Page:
WP4 - Development of urban spatial metrics




Spatial metrics describe various properties of the spatial configuration of land cover in a given area. Although the concept of spatial metrics was originally developed for landscape ecological research, recent studies have demonstrated its considerable potential for urban analysis. This potential lies in the ability of spatial metrics to represent urban spatial structure and composition, which can also be linked to the functional characteristics of the built environment (i.e. land use). In MAMUD, we do not only examine how spatial metrics can represent urban morphology and land use, but we will also focus on how changes in the metrics through time can be associated with urban change processes (WP7).


The property of spatial metrics to quantitatively represent the morphology and function of the urban fabric will assist the calibration of urban land-use models and helps checking their output against the expected spatial patterns.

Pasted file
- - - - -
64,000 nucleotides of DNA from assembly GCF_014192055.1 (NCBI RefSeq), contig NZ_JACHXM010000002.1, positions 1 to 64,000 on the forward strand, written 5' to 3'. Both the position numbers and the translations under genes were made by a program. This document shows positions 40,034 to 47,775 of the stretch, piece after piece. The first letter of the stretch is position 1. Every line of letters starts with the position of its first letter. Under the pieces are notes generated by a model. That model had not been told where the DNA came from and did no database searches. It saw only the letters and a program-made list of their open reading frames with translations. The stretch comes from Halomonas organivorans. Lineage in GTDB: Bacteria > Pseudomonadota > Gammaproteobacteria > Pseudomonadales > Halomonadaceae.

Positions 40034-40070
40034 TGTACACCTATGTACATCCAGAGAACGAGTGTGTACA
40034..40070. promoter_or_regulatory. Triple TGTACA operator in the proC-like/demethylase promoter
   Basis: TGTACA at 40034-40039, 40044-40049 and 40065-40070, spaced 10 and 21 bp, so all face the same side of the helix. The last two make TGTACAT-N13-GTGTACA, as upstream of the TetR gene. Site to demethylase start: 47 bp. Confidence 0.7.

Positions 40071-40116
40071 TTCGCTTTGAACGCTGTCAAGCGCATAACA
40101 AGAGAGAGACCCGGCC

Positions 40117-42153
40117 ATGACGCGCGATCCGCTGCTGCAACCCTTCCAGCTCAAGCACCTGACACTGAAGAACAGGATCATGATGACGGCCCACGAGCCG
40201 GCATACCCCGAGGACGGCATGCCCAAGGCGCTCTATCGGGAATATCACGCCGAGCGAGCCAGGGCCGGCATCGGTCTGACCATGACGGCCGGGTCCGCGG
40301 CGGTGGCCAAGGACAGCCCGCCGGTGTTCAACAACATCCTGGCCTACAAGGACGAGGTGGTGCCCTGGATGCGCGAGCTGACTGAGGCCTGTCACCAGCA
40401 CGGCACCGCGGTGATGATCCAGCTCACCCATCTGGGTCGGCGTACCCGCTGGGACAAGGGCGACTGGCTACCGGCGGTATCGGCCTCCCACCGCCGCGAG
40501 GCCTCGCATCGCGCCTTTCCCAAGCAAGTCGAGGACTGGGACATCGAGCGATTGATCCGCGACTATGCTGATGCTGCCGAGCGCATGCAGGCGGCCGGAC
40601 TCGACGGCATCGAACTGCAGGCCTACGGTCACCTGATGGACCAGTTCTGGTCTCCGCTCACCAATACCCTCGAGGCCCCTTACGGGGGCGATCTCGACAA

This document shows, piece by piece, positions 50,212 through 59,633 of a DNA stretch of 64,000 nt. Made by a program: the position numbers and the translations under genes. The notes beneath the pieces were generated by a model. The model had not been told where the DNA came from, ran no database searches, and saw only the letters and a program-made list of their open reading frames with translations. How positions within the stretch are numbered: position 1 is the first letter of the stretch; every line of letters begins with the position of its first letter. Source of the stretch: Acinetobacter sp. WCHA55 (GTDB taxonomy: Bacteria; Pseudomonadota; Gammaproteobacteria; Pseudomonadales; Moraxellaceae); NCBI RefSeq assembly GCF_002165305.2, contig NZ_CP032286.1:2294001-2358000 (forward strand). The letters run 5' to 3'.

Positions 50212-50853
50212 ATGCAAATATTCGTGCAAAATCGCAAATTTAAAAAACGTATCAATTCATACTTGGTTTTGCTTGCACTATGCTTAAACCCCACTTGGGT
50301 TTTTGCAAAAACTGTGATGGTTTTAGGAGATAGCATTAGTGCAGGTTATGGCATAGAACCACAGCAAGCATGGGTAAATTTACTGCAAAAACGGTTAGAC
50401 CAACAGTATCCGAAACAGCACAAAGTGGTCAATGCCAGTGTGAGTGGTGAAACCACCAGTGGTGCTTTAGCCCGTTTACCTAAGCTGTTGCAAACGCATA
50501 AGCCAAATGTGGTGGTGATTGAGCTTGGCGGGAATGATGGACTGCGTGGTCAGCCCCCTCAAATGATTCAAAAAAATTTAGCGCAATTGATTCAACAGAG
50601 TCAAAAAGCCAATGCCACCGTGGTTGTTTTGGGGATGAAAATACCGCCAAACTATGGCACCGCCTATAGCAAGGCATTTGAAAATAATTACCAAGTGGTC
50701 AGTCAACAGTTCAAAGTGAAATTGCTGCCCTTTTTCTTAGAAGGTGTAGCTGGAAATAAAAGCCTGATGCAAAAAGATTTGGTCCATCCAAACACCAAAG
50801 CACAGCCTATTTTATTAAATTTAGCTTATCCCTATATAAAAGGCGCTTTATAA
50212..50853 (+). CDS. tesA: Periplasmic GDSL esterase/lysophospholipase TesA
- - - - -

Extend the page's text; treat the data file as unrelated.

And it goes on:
Spatial metrics are calculated within the bounds of a geographic area. This area is called the spatial domain, a relatively homogeneous spatial entity that represents a basic landscape element. The definition of the spatial domain strongly influences the metrics and will generally depend on the aims of the study and the characteristics of the landscape. In MAMUD, two approaches to derive spatial metrics are examined. One method uses a city block as a basic unit for which metrics are derived. More specifically, the distribution and configuration of impervious surface fractions within a city block are reflected by the metrics. The required impervious surface maps were derived in WP2. For the other approach, the spatial domain is not fixed in advance but determined by the bounds of a window or kernel that moves over a land-cover map. At each position of the window, an algorithm called OSPARK compares the spatial configuration of the map's raster cells to predefined land-use templates.

Click for more info: city block approach moving-window approach .






Last modification date = 30-04-2009